Looking to the future, I would like to talk a little bit about the recent events and trends in some industries, and how these events will affect Substrate, and what changes you may see in the next year or so.
One thing I noticed is that in pursuit of high transaction throughput, many chains ignore the fact that decentralization and security are not optional features, although if you sacrifice the network Centralization can have higher transaction throughput.
This is why it took so long to upgrade ETH 2.0. In fact, there are many reasons, one of which is that they, like us, are unwilling to sacrifice the degree of decentralization of the network. If you are unwilling to do this, then the network architecture and design, especially the security design, need to be more thoughtful. So when you see some networks claiming to be public chains with high TPS, then in many cases, these chains and some real decentralized networks are no longer comparable.
If we look at the current state of supervision, we will find some important points. I have mentioned this in some previous reports. Although I am not an expert in this area, and certainly not a lawyer, I still talk about my views on some policy documents. If we look at FATF, it is an international entity. I remember that it is roughly equivalent to the G20 national alliance. They have a clearer policy.
The good news is that software development, operation, and maintenance of the network are blameless and should be allowed to continue without regulatory restrictions, because this is the livelihood of our developers. If people want to deploy such peer-to-peer networks, it is very important. One thing is that such activities should be free and unrestricted.
However, it is obvious that global regulators are looking at some other activities with a very strict eye, and I think these activities are involved in most peer-to-peer networks and decentralized projects, some of which rely heavily on these activities. . One type is service provision, such as RPC, wallet, and App website. The second category is multi-signature, such as DAO, or you have a few designated people who can spend money from the DAO vault. This is also the case in Polkadot and Kusama. There is also custody, custody wallets, non-peer-to-peer stablecoins all fall into this category. The last category I call it convenient functions, such as some wallets/applications, through centralized means to make decentralized applications easier to use, but in my observations, this category should be regulated later.
Service provision is the most interesting here, because obviously peer-to-peer networks, such as Ethereum, still rely heavily on centralized RPC services. Sometimes centralized wallets and websites are used to host decentralized applications. By observing the language of regulators , I think this one should be included in the scope of supervision in the near future.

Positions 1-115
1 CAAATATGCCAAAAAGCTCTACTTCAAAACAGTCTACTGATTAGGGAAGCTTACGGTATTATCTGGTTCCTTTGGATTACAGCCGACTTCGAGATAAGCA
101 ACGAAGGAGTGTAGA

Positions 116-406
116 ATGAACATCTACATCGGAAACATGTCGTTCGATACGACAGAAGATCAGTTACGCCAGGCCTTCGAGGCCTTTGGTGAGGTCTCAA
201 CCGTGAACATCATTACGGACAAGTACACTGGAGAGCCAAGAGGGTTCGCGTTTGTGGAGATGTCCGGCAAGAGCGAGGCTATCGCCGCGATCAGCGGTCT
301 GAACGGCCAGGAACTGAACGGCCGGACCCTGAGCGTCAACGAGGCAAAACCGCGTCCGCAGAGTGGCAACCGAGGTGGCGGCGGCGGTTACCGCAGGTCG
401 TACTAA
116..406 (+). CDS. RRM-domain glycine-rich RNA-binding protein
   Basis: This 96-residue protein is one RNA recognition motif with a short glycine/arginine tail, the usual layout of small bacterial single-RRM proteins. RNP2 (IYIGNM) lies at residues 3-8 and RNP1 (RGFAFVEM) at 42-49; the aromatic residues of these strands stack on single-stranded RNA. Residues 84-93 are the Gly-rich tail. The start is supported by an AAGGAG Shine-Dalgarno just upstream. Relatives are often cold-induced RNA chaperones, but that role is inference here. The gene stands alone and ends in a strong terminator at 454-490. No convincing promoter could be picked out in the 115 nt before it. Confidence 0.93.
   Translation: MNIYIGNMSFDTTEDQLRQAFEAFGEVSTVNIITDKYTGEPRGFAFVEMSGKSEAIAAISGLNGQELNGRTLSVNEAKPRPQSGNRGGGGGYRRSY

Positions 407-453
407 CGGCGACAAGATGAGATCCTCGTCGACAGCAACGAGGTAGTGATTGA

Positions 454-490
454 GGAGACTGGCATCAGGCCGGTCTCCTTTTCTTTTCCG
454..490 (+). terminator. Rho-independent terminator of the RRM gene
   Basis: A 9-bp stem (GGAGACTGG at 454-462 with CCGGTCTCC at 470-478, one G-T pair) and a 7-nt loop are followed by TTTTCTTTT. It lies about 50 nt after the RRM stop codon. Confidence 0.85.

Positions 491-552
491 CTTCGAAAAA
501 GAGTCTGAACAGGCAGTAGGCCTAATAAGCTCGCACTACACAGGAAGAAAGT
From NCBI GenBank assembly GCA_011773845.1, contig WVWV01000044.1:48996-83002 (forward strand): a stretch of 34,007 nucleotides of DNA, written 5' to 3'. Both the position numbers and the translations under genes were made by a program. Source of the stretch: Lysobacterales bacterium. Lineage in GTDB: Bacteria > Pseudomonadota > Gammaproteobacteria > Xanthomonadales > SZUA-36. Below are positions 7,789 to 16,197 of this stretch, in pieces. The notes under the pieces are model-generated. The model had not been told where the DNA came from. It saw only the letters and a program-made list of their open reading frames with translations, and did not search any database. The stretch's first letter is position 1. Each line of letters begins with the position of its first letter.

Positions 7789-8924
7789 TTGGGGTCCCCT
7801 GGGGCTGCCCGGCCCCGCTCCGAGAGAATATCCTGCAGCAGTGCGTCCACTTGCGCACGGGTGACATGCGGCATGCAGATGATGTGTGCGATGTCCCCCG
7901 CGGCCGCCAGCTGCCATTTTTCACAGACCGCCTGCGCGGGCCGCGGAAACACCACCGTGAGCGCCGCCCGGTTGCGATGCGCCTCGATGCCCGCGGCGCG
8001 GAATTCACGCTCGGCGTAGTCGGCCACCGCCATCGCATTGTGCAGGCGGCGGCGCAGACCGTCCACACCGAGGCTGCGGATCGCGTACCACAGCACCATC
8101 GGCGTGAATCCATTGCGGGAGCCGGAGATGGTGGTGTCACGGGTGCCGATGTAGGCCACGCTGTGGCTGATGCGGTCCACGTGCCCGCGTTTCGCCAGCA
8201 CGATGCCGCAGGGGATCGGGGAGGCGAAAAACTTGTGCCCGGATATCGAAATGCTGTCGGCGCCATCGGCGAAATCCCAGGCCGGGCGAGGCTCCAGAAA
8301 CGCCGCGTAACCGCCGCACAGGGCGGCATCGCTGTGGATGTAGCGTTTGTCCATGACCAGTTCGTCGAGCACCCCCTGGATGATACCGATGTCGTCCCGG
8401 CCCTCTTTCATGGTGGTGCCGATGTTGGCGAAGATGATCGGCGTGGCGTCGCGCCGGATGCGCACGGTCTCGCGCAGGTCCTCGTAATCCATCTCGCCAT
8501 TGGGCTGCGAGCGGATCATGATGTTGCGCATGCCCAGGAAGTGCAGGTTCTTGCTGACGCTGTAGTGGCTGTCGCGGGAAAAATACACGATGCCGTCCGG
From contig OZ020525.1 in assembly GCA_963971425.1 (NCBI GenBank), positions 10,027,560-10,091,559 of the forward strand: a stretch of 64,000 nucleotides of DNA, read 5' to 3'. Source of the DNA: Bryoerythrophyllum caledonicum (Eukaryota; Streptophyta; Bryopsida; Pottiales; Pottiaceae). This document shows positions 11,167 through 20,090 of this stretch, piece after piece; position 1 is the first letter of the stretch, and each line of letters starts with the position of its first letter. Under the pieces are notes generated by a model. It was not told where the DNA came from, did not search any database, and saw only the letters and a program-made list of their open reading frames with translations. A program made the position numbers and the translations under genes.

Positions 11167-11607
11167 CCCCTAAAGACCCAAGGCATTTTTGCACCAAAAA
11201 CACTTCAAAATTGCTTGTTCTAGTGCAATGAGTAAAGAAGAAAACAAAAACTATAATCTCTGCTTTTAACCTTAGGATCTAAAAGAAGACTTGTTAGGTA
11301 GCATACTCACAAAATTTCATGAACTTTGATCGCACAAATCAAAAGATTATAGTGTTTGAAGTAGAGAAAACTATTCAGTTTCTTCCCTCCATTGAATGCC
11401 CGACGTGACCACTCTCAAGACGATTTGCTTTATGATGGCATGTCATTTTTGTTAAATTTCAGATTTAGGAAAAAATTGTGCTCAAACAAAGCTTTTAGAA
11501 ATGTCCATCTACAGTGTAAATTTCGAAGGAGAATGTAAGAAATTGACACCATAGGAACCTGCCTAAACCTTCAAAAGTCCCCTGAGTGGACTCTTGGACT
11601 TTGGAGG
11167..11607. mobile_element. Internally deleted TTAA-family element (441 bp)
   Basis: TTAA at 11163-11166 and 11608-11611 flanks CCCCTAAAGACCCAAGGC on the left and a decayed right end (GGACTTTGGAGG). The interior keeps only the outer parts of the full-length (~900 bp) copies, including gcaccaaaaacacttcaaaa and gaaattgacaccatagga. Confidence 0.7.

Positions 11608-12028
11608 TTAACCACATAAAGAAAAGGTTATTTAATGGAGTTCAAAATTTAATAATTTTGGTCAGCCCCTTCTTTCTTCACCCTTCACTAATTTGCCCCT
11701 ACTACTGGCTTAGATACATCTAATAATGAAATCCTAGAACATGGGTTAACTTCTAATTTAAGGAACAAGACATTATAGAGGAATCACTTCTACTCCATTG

But one thing I think is certain: the more centralized you are, the more likely you are to be targeted by regulators and strictly require you to obtain relevant licenses; the more peer-to-peer and decentralized you are, the more likely this is Low, so moving towards a point-to-point direction seems to be a reasonable choice.
Another thought when I read these documents is that it seems that those relatively neutral encryption projects that are not point-to-point enough need to obtain a license. I think this type of license may be similar to the standards of the banking regulations. If this is the case, it means that most encryption projects may not be able to continue in their current form within a year or two. I think supervision may be implemented within two to three years, but it is always good to prepare early. Especially when the technology you need to reduce risk is difficult to achieve.
At Parity, we are committed to making everything peer-to-peer, and we want to ensure that our technology will be classified as a category that does not require supervision. This means that we have a lot of points that need to be paid attention to, especially where decentralization is not enough. For example, Boot Node and RPC nodes have centralized components. We will focus on light client, class The browser client side transfers. In terms of governance, we will ensure that we adopt an on-chain decentralized governance approach and will not violate any multi-signature regulatory provisions. There are also privacy mechanisms, such as Mixnet.
I want to emphasize that the solution based on Substrate should be a real Web3.0 solution, and it should be truly peer-to-peer. Similarly, for Polkadot, we will make it the first peer-to-peer, secure, and scalable free execution platform.
Posted by:CoinYuppie，Reprinted with attribution to:https://coinyuppie.com/web3-should-develop-in-a-more-decentralized-direction/
Coinyuppie is an open information publishing platform, all information provided is not related to the views and positions of coinyuppie, and does not constitute any investment and financial advice. Users are expected to carefully screen and prevent risks.